The Autumn Equinox is upon us and you know what that means? OK, you probably don’t know much about this day other than the news media is telling you that it is the first day of Fall. You may also associate the day with the start of when things are going to get colder, the leaves are about to change colors, etc… While all of this is true, it is just brushing the surface of what is really going on with the world on this date. Here are five things to help explain this day and why it is important…
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The Autumnal Equinox describes a time when the world is perfectly parallel with the sun. It isn’t leaning on its axis one way or the other. This happens twice a year. It is called Autumnal in the northern hemisphere (the upper half of the globe), because each day until the Winter Solstice, the earth will be rotating it’s half away from the sun. At the same time, the southern hemisphere (the lower half of the globe) is going to start rotating towards the sun. This is called the Vernal Equinox. When the United States is going through Autumn, places like Australia are warming up for Spring.
Autumnal and Vernal are Latin words to describe the seasons. At one time, the Romans pretty much ruled everything. Because of this, they got to name a lot of what we call things. Julius Caesar was one of these people. He made a calendar so people could know what date it was. We call this the Julian Calendar. A few hundred years later, one of the popes in Rome, Pope Gregory XIII decided to change it to match the calendar along with Easter. We call this the Gregorian calendar and it remains the one most of us use today.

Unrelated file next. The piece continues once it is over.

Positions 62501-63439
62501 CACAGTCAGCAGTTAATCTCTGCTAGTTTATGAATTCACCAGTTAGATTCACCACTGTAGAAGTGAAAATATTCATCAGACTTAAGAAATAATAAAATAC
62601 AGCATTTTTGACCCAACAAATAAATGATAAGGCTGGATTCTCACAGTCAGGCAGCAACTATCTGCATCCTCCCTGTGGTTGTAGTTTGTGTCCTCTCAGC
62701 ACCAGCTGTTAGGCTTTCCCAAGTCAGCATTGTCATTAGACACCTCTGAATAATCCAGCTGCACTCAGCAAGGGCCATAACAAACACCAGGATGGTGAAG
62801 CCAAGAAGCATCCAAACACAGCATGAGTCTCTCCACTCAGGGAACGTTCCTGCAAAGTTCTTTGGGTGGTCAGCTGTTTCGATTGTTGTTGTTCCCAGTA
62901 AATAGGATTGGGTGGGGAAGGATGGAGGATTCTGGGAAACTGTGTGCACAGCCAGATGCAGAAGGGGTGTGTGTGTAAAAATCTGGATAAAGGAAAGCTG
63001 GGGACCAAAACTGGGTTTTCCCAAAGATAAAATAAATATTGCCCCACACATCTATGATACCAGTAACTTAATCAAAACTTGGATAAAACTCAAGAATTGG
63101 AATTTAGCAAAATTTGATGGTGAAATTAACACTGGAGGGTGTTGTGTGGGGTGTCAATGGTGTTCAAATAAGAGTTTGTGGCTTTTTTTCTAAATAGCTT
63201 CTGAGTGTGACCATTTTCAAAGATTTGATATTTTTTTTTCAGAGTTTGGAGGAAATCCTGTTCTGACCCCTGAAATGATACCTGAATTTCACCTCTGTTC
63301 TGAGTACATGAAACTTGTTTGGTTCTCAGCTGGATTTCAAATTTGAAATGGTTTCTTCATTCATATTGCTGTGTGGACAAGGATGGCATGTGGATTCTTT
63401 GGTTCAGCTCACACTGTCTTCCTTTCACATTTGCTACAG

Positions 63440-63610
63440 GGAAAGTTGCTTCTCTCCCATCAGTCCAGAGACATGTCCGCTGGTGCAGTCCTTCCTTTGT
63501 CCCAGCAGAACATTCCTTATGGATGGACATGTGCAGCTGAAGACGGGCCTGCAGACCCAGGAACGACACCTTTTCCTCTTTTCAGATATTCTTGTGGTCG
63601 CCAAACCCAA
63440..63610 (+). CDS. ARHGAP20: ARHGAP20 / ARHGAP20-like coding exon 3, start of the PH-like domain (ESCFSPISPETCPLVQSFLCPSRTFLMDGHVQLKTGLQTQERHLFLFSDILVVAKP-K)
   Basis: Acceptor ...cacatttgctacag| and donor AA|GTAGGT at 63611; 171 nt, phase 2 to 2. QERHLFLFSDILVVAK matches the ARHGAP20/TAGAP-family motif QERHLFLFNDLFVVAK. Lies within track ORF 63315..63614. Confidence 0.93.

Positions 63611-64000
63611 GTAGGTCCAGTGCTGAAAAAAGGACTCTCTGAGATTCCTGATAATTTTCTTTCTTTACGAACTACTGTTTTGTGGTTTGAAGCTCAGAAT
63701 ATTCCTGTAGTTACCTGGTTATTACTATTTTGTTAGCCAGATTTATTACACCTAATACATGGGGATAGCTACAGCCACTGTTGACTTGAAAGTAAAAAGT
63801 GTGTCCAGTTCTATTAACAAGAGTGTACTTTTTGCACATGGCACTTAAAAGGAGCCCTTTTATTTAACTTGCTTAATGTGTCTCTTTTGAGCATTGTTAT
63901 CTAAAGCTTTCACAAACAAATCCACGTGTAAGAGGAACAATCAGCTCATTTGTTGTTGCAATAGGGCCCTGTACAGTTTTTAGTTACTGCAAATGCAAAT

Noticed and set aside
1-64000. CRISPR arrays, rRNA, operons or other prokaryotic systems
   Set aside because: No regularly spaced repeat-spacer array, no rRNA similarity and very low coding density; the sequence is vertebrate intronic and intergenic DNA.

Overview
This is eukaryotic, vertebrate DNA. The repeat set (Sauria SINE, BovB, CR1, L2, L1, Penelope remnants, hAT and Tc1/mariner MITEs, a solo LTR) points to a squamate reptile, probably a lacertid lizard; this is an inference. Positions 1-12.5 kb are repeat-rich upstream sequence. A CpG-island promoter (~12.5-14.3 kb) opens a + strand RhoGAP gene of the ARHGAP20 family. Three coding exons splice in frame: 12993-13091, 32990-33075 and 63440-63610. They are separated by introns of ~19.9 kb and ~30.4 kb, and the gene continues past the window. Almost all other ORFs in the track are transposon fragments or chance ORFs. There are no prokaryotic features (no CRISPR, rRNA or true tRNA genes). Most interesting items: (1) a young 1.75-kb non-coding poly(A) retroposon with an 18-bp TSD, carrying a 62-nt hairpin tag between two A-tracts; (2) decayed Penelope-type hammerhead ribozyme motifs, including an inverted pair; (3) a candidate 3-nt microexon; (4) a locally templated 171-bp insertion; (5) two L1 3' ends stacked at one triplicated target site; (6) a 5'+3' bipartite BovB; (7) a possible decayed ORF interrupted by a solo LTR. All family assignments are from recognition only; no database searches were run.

Somewhere there are. Not everywhere. It depends on where you are on the globe during the equinox. It’s a lot of complex scientific calculating, but when the time of day is spit equally, this is called the equilux. If you are close to the equator, you are unlikely to even have an equilux. The equinox is designed to go along with the general position of the earth.
Have you ever wondered why we have Leap Year? It had nothing to do with the Olympics. It’s because of the Equinox. Every year, the equinox falls about 6 years later than the time the year before. So, every four years, we get an extra day out of it. Every 70 years or so, the dates of the equinox change completely. It is a way of resetting time. Now, how they figured this out in the Middle Ages is beyond my comprehension…
In the United States, there is not much to do about the Autumn Equinox. It is mentioned on the news and people will tell others it is “the first day of Fall”, but that is about it. In Europe, there are harvest festivals to celebrate that date back to the Middle Ages. Wiccans and neo-Pagans call the day, Mabon – a sort of Thanksgiving. It is even celebrated in Asia, although they do not use the same calendar as the Western world. Here, especially in China, it is considered a national holiday.